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Blount Report: Affairs in Hawaii

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               HAWAIIAN   ISLANDS.	1023
of Honolulu was lying a ship of the much-vaunted Navy. Moreover, a large number of local steamers were 
anchored in the harbor waiting for employment. Thanks to private charity and generosity a short ineffectual search 
was made by the steamer Kinau, whose owners declined to receive remuneration for what, in their opinion, was the 
performance of an act of common humanity. Meanwhile, the Boston lies calmly as if nothing had happened. Her 
searchlights sweep the heavens at night, resting for a moment on the hotel cupola, then another moment on the 
rising tower of the American church, then flash away to far Waikiki or elsewhere, calculated no doubt to strike 
terror into the Hawaiian breast, and to show the futility of trying to evade the searching eye, not of Providence, but 
of Uncle Sam. There were those who said that it had been better if that light had swept the horizon beyond Hawaii 
for that speck in the wide ocean to which were clinging a mother and her child. However, nothing absolutely is 
done, except that some theories are propounded by the American consul-general. Besides this, nothing.
It is said on good authority that the captain of the Boston offered his ship, but that the American minister 
declined the offer. He was afraid, it is said, that something might happen if the Boston were to leave port. Here, 
then, two reflections arise. First, why is the Boston here at all ? and, secondly, is it not manifest now that there are 
occasions when we are deprived of the maternal protection of the United States and need a small force of our own? 
Finally, seeing that humanity was being sacrificed to miserable considerations of polities, a member of the 
Hawaiian Legislature moves that steps be taken immediately to attempt relief to the unfortunate captain and his 
family. This poor little Kingdom, not in anyway connected with the disaster, was about to rescue citizens of the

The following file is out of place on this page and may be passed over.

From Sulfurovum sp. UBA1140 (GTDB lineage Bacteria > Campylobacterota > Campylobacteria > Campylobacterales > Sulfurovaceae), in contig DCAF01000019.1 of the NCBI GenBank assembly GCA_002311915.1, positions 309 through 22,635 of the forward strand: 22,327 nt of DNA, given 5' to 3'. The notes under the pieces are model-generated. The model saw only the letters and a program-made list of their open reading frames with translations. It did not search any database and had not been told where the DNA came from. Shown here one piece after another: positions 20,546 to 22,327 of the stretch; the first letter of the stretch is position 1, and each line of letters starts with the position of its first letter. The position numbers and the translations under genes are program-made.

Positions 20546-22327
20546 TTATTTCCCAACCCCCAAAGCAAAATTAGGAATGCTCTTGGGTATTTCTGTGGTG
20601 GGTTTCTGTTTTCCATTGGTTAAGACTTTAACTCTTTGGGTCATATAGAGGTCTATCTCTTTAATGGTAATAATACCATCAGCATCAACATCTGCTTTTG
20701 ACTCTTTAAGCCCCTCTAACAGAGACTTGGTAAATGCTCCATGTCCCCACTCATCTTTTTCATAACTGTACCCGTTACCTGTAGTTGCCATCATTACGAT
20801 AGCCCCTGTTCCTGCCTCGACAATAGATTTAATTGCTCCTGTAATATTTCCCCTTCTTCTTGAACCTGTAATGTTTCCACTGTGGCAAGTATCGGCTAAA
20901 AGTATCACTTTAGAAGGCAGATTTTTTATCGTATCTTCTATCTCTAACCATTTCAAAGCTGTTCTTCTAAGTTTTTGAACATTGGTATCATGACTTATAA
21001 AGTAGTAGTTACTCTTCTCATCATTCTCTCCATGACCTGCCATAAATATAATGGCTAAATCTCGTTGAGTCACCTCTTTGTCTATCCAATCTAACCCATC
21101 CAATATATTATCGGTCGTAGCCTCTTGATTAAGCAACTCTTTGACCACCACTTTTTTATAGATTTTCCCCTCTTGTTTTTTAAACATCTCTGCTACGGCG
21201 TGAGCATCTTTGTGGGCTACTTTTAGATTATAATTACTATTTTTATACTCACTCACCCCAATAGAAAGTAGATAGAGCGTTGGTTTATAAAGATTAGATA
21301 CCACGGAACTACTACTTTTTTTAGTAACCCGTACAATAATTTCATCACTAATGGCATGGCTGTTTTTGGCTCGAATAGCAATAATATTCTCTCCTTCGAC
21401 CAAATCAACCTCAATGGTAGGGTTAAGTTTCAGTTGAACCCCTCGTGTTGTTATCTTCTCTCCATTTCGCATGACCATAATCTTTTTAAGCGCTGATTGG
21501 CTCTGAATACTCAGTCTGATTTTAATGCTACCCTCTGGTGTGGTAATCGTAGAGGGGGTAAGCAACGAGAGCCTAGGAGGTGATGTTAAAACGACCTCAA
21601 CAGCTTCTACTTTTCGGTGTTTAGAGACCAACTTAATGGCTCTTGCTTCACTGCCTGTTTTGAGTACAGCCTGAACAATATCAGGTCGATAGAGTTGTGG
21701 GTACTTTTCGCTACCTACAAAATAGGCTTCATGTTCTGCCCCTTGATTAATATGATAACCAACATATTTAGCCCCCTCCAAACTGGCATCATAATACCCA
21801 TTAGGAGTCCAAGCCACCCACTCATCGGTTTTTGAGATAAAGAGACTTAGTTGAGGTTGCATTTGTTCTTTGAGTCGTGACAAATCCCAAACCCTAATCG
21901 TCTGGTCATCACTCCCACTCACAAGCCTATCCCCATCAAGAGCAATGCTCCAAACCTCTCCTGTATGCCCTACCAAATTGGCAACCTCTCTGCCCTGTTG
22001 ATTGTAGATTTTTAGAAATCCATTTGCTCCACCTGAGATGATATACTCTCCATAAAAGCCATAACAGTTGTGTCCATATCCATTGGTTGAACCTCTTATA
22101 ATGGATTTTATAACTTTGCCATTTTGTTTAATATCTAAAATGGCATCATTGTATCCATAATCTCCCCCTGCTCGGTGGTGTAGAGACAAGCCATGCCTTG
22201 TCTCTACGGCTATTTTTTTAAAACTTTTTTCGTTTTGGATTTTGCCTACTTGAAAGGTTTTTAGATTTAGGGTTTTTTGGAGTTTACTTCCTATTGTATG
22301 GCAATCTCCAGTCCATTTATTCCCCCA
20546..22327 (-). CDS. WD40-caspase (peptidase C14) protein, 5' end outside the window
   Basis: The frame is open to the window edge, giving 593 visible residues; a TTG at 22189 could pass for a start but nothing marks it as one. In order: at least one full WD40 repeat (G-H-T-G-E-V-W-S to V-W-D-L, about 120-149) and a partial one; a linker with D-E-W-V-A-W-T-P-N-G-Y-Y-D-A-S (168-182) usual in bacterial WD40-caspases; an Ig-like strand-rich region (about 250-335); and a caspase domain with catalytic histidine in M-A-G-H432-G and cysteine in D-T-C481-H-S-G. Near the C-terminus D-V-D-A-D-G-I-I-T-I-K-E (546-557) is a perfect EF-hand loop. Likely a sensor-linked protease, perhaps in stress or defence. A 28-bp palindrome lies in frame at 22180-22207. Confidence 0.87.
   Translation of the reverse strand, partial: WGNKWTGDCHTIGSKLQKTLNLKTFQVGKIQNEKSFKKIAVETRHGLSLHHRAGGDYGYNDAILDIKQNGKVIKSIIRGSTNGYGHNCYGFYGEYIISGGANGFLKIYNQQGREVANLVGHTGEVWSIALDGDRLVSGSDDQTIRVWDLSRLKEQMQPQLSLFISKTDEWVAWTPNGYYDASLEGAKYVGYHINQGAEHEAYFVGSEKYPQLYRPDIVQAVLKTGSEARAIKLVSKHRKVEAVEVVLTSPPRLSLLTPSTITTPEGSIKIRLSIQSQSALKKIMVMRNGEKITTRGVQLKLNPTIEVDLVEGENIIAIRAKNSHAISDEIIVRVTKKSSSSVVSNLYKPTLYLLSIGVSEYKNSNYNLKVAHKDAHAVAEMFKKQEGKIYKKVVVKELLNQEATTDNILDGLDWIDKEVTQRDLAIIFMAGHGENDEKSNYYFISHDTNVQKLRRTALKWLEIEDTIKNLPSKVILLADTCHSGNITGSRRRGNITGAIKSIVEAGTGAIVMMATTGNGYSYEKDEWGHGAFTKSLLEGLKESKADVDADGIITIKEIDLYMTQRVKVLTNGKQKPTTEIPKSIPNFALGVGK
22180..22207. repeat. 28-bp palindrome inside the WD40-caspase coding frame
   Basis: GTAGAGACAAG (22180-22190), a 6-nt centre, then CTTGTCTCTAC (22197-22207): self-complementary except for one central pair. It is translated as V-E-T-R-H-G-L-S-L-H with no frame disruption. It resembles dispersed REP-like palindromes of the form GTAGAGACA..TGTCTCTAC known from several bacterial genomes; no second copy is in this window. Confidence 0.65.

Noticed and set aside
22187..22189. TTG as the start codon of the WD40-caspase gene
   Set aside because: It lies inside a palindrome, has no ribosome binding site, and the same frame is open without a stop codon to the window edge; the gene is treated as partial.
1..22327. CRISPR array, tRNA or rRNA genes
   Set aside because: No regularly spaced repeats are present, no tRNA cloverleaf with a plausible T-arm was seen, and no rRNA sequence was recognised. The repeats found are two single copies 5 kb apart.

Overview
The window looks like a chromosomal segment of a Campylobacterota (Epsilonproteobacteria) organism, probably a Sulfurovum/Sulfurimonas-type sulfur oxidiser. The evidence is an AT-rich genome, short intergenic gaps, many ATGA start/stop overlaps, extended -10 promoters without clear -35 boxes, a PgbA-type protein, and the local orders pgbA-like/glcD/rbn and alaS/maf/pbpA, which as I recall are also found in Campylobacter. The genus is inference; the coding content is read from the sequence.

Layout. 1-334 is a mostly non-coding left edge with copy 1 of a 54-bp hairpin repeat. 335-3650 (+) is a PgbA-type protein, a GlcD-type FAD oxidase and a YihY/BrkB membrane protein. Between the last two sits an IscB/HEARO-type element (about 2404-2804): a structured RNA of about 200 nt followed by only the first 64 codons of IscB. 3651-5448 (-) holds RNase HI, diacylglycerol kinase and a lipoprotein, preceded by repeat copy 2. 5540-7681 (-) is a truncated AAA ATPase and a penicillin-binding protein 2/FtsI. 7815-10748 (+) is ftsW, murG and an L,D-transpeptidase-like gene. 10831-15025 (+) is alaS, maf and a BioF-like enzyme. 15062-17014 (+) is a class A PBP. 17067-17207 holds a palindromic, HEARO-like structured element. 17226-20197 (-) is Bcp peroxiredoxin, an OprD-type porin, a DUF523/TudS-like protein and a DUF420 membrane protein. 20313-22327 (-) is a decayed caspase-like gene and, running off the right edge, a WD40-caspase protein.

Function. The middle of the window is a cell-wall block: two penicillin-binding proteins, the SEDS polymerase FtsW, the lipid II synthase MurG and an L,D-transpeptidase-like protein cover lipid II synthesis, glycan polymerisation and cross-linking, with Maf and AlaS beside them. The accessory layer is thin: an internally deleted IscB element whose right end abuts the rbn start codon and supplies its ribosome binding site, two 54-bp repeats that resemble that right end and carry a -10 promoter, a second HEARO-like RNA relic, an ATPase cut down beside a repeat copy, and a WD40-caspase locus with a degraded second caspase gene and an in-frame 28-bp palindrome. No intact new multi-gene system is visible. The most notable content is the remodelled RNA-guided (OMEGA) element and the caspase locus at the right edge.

United States because the representatives of their own country would not move hand or foot. And this is the 
country to which the Advertiser invites us all to address ourselves for permanent protection and relief. An English 
man-of-war would have been under weigh within two hours of receiving the intelligence. The fact is, the American 
Republic has so much to think of at home that it has no time to spend over such trifles as shipwrecks. And, if in an 
unfortunate moment of mental obstruction Hawaii were ever to seek admission to the Union, she would find that 
this little Kingdom would be too small to occupy the absorbing interest which, according to the Advertiser, would 
be directed to her interests.
Minister Stevens took such exceptions to those articles that he forthwith visited the minister of foreign affairs, and 
stated that he wished a personal interview with Her Majesty, without informing the minister of the nature of his 
proposed visit. On the appointed day and hour, Minister Stevens, accompanied by Consul-General H. W. Severance, 
arrived at the palace. He was ushered into the Queen's presence with a document in one hand, which subsequently 
proved to be the articles that had been printed in the "Bulletin," already referred to, and a volume under his other 
arm. He was asked politely to take a seat, and did so, flinging one leg over the arm of the chair, and in this uncouth 
position before a lady he most heatedly announced to the Queen, and to her amazement, that he was there not as 
plain Mr. Stevens but as envoy extraordinary and minister plenipotentiary of the United States of America. Then 
drawing himself up to an erect posture, proceeded in a very ungentlemanly tone to inform the Queen that it " was the 
President of the United States of America addressing the Queen of Hawaii." He then went on to say that he was not 
to be insulted by any newspapers in her realm, and said he referred to certain articles which had been published in 
the "Bulletin," copies of which he had brought with Mm to place before Her Majesty. He expected an apology from 
the Queen, and also that she give him redress for the insult he had received. He then read extracts on ''international 
law" from the book which he had carried under his arm. He also read an "amende honorable," which he insisted 
should be published in the "Bulletin," but was not. It was as follows:
We desire to express our deep regret for the admission to our columns of communications reflecting on official 
American representatives relative to the wrecked ship Wm. A. Campbell. We are satisfied that the insinuations and 
reflections contained in those communications are entirely unwarranted and unjust. The United States officials now 
at Honolulu are responsible to their own Government at Washington, and not to residents of foreign countries. Nor 
are they at liberty to explain

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